U.S. office workers determined to avoid sick coworkers during cold and flu season, finds Staples

by Brianna Crandall — December 14, 2016 — Trying to avoid cold and flu in the workplace has reached somewhat desperate levels, as nearly half of people surveyed would give up a vacation day to a sick coworker to ensure they do not bring illness to the workplace, according to the seventh annual cold and flu season survey from office supply retail giant Staples.

Findings show that while the U.S. workforce is keenly aware of the dangers as well as prevention tactics surrounding seasonal illness, personal accountability remains low, with nearly 80% of employees still going to work sick.

Staples infographic

This Staples Business Advantage infographic gives eight flu facts for business owners and managers. Click on image to enlarge.

Employees have a ready-made excuse when they get sick — it is the fault of their sick coworkers. Nearly three-quarters (73%) of employees have caught a cold or the flu at work, and nearly one-third (32%) blame sick coworkers for getting ill themselves last year.

Awareness of the cold/flu and prevention tactics not the issue for employees

Most employees continue to indicate a strong knowledge of the cold and flu, as well as prevention techniques, particularly managers:

  • Presenteeism vs. absenteeism: Two-thirds (67%) say an employee going into work sick, but not fully productive, is worse for a business than an employee who stays home and does not work when sick; this represents a sharp increase from 31% of respondents who said the same in 2014.
  • Prevention also prevalent, particularly among managers: 47% of managers typically clean/sanitize their work-related equipment on a daily basis, compared with just 34% of all U.S. workers.
  • Nearly half (44%) of managers called in sick when they were not, in order to avoid sick coworkers, compared with 21% of all U.S. workers.
  • Awareness still strong: 58% know that cold and flu viruses can live on a surface for up to three days, slightly up from last year’s survey.

Employers can do their part to maintain a healthy work environment:

  • Less than half (only 48%) of employees say their office provides disinfecting wipes to clean their work surfaces. To combat this, if employers are not providing these or other disinfectant products, 77% bring them to the workplace on their own.
  • Nearly two-thirds (61%) of workers think employers should offer office-wide flu shots.
  • Although most employers provide sick days, too many employees hesitate to use them when they should. A full 74% think employers should encourage workers to rest and get better when they get sick.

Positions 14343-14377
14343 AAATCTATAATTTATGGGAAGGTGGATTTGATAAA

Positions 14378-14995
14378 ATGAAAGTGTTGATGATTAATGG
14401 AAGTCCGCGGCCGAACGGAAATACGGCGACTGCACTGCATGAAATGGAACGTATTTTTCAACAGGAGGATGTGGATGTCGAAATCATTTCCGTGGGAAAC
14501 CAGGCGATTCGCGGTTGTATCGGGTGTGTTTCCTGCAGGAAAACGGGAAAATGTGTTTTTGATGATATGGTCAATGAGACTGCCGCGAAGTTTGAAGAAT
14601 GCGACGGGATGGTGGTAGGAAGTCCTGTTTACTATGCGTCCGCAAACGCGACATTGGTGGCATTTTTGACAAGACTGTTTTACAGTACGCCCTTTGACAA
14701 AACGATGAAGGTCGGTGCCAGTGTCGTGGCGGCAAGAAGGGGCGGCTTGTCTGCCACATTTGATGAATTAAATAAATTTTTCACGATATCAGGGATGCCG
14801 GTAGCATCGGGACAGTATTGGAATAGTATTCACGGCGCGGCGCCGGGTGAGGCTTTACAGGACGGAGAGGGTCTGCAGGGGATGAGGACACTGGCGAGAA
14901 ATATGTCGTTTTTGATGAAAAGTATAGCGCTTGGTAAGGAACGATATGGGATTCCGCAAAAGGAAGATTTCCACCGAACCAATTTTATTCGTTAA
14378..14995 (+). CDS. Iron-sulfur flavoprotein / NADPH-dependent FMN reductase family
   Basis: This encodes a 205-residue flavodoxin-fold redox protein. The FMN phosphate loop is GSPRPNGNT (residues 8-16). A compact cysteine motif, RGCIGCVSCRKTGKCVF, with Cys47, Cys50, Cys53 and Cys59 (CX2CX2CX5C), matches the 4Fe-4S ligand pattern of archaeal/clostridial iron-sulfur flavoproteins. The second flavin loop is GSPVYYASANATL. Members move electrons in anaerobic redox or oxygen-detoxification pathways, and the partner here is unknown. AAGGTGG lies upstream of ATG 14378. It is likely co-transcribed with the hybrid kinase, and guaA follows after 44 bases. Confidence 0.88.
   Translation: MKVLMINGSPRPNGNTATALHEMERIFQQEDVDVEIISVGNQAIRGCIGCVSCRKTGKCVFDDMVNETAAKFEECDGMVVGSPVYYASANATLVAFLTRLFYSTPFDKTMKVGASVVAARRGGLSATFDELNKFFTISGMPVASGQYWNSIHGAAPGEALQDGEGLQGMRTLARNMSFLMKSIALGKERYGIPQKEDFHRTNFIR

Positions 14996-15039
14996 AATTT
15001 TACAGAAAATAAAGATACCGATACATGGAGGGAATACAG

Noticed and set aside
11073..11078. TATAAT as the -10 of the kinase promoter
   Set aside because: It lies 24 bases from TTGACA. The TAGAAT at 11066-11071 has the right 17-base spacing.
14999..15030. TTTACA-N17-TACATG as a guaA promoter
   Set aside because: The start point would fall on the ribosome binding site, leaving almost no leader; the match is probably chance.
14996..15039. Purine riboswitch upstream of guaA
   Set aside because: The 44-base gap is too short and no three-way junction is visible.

Need for personal accountability remains

Knowledge is high but action is low, as year after year, workers do not practice what they preach with regard to keeping illness at home. Fully 79% of workers went to work sick last year, and workload pressures continue to keep them in the office. Nearly half (41%) felt there was too much going on at work to take a sick day, even though nearly three-quarters of employers (74%) provide designated sick days. The majority of employees abide by the notion of sticking it out, as more than half (52%) say going to work sick makes them “hardworking and committed.”

Chris Correnti, vice president of Staples Facility Solutions at Staples Business Advantage, the business-to-business division of Staples, commented:

Seasonal illnesses like the flu and the common cold wreak havoc on the workplace, and the impact is even greater when sick employees continue to show up to the workplace. Managers need to lead by example and stay home when they are sick, and both employees and employers need to be held accountable for keeping germs at bay in the workplace by providing the right tools to maintain a healthy workplace.

The survey was conducted by Morar Consulting among 1500 U.S. office workers. All were working full-time and spend at least 50% of their time working in an office environment. 704 were business decision makers and the remaining 796 were general office workers.

More results from the 2016 Flu Survey as well as the Staples blog post “You’d Give Up Vacation for What?!“ are available online.

Staples Business Advantage, Staples.com and Staples stores offer products and tips to keep businesses of all sizes running smoothly during flu season. From simple items such as hand sanitizers to large-scale industrial cleaning products, Staples has solutions to keep workers healthy and productive. For more information, visit the Staples Cold and Flu Supplies Center and Staples Business Advantage Health and Wellness Center, as well as Staples’ more general Resources for Facility Managers Web page.

For more advice specifically to facilities managers concerning illness in the workplace, see also “Developing a Facility Safety Program? Consider Workplace Wellness,” from FMJ magazine, on FMLink.